Projects per year
- Member of BIO Teaching Executive
- Chair of the BIO/JIC Working Group on Teaching
- Chair of the Bioscience CurriculumWorking Group
- Deputy Director of Admissions
- UEA Course Director for the M.Sc in 'Plant Genetics and Crop Improvement' which is delivered jointly with the John Innes Centre (JIC)
- Module organiser for Genetics, Genomics and Bioinformatics (BIO-7012A); Plant Breeding (BIO-7003A); Plant Genomics and Biotechnology (BIO-7001B); Target traits for Crop Improvement (BIO-7002B); Laboratory Research Project (BIO-7033X); Statistics for Plant Science (BIO-7016Y); Research Project Plan (BIO-7014B); Practical Skills in Plant Molecular Genetics (BIO7015Y)
- Module organiser for Genomes, Genes and Genomics (BIO-6013A); Genetics (BIO-5009A); Plant Biotechnology for Sustainable Food Prodcution (BIO-6013A).
- B.Sc. - Plant Science, University College Cardiff (1981)
- Ph.D. - University College Cardiff (1984)
- Post-doctoral researcher, Department of Applied Genetics, John Innes Centre (1984-1988)
- Senior post-doctoral researcher, Sainsbury Laboratory, John Innes Centre (1989-2001)
- Lecturer in Biology, University of East Anglia (2001-2009)
- Senior Lecturer in Biology, University of East Anglia (2009-present)
- Mentor for the Gatsby Plant Science undergraduate programme
- External examiner at the Institute of Biological, Environmental and Rural Sciences at the University of Aberystwyth for the B,Sc in Genetics and taught Masters programmes in ‘Food and water Security’ and ‘Managing the Environment’
- UEA Academic Link with Easton-Otley College for degree programmes on Agriculture and related.
Key Research Interests and Expertise
Despite significant advances in plant breeding and agriculture (such as the ‘Green Revolution’) there is still a major challenge to reduce crop losses that result from diseases caused by fungi, bacteria, viruses and nematodes. The Norwich Research Park has a world class reputation in the study of molecular plant pathology. It is hoped that a greater understanding of the molecular interactions that control pathogen infection will have direct applications in creating disease resistant crops.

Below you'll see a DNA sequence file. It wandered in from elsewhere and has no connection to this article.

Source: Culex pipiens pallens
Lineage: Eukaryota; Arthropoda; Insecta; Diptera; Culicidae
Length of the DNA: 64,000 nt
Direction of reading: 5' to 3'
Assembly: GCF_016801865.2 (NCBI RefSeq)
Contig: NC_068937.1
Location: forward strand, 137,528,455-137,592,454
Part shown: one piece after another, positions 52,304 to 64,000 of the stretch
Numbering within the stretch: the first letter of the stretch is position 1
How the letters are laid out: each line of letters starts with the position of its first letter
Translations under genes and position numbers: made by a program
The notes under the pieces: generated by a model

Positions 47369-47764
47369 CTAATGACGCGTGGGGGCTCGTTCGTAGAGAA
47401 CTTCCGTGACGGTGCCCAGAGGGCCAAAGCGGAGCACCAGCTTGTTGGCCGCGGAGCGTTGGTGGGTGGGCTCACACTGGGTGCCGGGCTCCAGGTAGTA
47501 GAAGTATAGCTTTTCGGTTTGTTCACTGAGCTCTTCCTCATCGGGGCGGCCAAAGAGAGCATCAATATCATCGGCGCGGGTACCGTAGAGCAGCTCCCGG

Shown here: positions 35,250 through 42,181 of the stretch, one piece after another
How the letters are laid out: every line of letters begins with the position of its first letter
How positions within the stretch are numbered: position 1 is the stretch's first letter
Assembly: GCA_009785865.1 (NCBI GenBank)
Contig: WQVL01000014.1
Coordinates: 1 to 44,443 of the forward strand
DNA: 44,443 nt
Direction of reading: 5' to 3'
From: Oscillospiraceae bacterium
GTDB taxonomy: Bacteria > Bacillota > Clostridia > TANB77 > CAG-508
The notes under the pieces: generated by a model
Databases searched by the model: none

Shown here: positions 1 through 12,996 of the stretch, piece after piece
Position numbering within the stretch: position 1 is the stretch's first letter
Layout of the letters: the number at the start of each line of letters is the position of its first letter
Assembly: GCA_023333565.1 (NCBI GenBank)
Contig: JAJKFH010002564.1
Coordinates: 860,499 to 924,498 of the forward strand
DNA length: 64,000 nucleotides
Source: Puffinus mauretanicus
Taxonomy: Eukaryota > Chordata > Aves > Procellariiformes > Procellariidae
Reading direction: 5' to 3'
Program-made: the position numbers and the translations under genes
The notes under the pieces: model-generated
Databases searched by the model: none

My lab-based research career was focused on the molecular interactions between plants and their pathogens (particularly fungi and viruses), together with the genetic organisation and evolution of plant disease resistance gene loci. This research utilised several model plant-pathogen interactions to determine the genetic and molecular basis of resistance to pathogen infection using primarily the interaction between tomato and the leaf mold pathogen Cladosporium fulvum.
In collaboration with Dr Mark Stevens at the British Beet Research Organisation we have also studied the interaction between the economically important luteoviruses and their hosts, including sugar beet and oilseed rape. In the case of Beet Mild Yellows Virus (BMYV- which causes significant losses to the UK sugar beet crop) we have used the model plant Arabidopsis thaliana to identify host genes required for BMYV infection. We have also studied Turnip Yellows Virus which causes significant yield losses in UK oilseed rape.
- Molecules Genes and Cells (BIO-4013Y)
- Skills for Biologists (BIO-4008Y)
- Plant Biology (BIO-5006A)
- Genetics (BIO-5009A)
- Clinical Genetics (BIO-5011A)
- Microbiology (BIO-5015B)
- Molecular Biology (BIO-5003B)
- Molecular Plant-Microbe Interactions (BIO-6007A)
- Genomes, Genes and Genomics (BIO-6013A)
- Genetics, Genomics and Bioinformatics (BIO-7012A)